There is so much missing in your question. To start with, what is your goal? Your title says it's to be able to respect the coworker. Most of the body says it's to not have to do all the work of two people. Some parts of the body say it's to improve this coworkers skill level. You really need to know this. What do you want?
Second, in your giant list of things you've tried, I see no questions at all. When the coworker doesn't finish something, or just sits there and expects you to finish it, do you have any idea why? Is it fear, laziness, incompetence, distraction, ... ? Does the coworker wish they could finish things, or wish you wouldn't assign hard things, or have any opinions about the way the two of you work together? And why doesn't the coworker start things? Is that about your process (no backlog to pick from, no written plan to review, no regular meetings about what work is left) or a more emotional reason such as fear or laziness? I don't see any signs of insight into the coworkers motivations, yet you're trying to change behaviours. That rarely works.
A piece of advice I sometimes give unhappily married people is "do what you would do if you broke up." I don't mean "date other people" but in many cases unhappy people say things like "if I left my husband, I could read a book on Sunday mornings" or "if I left my wife, I could go to the gym after work every day." I suggest they find a way to do those things without breaking up. After all, if your wife would kick you out over the gym thing, there's no loss, you were ready to leave. But maybe she won't, and maybe going to the gym will make you happier and improve the relationship.
So to apply this advice to your situation, what would you do if this coworker left the company (or was fired) but the workload didn't change? What would you do if you were truly alone on this project? You'd do the most important things first, right? You'd have some sort of plan or checklist, and mark things off as they were done. You'd warn your boss that there was too much work for the staff available (you.) And you'd do as much as you could and be proud of what you've done. So, start doing that.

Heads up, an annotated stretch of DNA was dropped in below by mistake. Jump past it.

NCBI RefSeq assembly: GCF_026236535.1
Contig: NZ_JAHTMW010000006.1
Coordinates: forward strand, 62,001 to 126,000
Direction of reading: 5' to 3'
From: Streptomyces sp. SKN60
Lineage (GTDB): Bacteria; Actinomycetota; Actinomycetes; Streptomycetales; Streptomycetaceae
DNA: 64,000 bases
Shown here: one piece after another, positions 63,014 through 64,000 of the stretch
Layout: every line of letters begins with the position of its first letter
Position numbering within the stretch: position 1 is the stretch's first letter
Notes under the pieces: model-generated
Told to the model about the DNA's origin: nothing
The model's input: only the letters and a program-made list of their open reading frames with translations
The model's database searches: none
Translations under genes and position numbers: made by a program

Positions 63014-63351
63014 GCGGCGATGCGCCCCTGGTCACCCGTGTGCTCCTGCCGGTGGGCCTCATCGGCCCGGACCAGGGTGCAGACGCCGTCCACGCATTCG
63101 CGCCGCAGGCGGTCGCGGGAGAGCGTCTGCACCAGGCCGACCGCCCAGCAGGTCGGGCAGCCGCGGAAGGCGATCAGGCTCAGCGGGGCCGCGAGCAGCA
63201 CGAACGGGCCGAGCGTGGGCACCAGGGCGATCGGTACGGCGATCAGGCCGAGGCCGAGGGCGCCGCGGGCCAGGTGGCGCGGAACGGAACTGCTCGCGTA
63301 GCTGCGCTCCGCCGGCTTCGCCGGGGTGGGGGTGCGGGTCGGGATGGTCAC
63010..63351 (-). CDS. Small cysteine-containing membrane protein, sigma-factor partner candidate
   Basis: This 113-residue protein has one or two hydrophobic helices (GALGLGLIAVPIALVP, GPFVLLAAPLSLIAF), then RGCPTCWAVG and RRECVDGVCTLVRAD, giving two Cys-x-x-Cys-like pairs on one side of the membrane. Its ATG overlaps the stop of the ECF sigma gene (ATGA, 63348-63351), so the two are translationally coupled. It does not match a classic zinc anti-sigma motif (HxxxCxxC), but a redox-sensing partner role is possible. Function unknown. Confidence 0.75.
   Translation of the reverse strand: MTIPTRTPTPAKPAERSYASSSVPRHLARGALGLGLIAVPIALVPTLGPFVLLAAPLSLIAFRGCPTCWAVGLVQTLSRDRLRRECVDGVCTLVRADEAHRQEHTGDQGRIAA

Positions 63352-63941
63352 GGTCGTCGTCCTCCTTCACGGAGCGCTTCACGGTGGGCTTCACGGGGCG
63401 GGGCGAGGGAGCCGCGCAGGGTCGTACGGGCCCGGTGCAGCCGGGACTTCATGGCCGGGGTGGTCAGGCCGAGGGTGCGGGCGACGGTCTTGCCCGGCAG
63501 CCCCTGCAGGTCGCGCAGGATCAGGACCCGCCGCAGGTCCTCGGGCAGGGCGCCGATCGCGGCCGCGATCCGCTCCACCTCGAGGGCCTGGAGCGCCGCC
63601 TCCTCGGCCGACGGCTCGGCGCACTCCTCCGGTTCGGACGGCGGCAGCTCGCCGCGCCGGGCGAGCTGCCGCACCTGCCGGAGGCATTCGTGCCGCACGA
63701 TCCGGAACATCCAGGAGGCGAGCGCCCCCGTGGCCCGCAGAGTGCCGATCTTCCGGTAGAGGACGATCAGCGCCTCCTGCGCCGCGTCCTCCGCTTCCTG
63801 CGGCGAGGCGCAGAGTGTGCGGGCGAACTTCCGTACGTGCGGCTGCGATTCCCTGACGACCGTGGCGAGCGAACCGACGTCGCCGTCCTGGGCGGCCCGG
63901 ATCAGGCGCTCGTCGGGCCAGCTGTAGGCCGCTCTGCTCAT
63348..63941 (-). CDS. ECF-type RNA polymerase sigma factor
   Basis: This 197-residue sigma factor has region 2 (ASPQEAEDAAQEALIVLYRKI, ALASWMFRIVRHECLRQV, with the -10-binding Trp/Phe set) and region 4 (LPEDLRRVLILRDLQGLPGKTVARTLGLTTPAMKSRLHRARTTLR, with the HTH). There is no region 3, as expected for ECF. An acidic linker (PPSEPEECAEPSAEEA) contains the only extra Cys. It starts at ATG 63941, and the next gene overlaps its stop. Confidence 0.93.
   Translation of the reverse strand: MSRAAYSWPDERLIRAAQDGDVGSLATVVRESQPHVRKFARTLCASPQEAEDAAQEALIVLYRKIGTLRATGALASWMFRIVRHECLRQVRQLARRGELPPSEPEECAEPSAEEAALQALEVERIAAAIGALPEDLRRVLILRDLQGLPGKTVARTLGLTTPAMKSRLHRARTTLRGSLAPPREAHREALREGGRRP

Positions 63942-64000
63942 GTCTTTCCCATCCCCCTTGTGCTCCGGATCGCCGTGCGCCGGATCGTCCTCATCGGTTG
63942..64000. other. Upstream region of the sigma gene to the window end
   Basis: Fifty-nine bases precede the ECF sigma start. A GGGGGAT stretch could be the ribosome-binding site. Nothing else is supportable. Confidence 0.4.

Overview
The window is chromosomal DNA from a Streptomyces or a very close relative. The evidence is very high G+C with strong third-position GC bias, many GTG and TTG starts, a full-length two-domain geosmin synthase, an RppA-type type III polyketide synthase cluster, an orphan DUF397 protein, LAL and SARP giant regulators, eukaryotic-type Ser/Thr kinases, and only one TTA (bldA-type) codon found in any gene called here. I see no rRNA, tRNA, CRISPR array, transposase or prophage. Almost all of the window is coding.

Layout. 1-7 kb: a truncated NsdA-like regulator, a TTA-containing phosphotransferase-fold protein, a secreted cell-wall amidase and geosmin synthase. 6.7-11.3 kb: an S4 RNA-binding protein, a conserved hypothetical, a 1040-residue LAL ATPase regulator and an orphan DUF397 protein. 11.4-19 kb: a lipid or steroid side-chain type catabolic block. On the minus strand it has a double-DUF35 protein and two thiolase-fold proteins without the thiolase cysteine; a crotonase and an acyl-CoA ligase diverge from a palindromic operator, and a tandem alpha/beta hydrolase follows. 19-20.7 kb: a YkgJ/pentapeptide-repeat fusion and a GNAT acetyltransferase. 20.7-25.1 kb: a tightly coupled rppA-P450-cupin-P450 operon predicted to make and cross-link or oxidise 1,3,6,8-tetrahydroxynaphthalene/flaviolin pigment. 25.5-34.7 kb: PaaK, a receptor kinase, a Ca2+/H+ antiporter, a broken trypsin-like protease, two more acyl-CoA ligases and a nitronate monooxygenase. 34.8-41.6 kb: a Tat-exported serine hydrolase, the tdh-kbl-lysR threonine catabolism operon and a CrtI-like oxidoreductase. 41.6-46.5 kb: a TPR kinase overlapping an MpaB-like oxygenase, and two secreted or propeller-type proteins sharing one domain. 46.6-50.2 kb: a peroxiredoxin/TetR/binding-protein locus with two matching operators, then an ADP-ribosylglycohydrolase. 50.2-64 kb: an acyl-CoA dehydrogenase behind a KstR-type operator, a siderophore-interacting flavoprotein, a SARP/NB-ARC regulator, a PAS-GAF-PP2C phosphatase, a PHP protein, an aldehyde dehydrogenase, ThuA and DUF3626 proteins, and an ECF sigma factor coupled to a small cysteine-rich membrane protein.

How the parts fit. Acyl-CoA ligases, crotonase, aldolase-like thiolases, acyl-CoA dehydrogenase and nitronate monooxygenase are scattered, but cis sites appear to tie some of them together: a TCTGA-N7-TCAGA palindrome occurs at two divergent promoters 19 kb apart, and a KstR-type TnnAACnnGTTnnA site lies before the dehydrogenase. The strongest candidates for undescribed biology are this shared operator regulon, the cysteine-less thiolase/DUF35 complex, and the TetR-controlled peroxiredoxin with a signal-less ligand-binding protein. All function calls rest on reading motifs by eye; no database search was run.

While managing yourself as though you are the only person on the project, you can simultaneously try to get some help and support from the coworker. The key here is likely to be asking things. Some sample questions:
- looking at this list of tasks, are there any you think you could do alone right now?
- ok, are there any where if we do the first one together you could do the rest of the group on your own after that?
- is there a task on this list you think is important to do first? Do you think you can do it?
- what would you like to do next?
This may result in the coworker doing at least some small part of the project alone, lowering your workload from "everything" to merely "more than is fair." That would be progress and something to build on for next time.
Maybe this poor sad coworker says "no" to everything and "I don't know" and so on. Assign something medium priority and say you do not have time to work on it together. When you have the high priority stuff done and would be turning to the medium stuff anyway, check in with the coworker and if no progress has been made, pair on it for a while. Maybe you do it all in reality. Maybe you get the coworker past a rough patch and they finish it. Again, if they do, that's fantastic because you're moving from "everything" down to "too much" which is progress.
Keep asking, keep listening. Keep trying to figure out why this coworker can't start or finish things without you, so that you can help them to get to that place. Notice and enjoy the times when the coworker does pitch in. But above all, accept the reality that you are "single" on this project and should act like that. The weight is on you. Apparently you can carry it.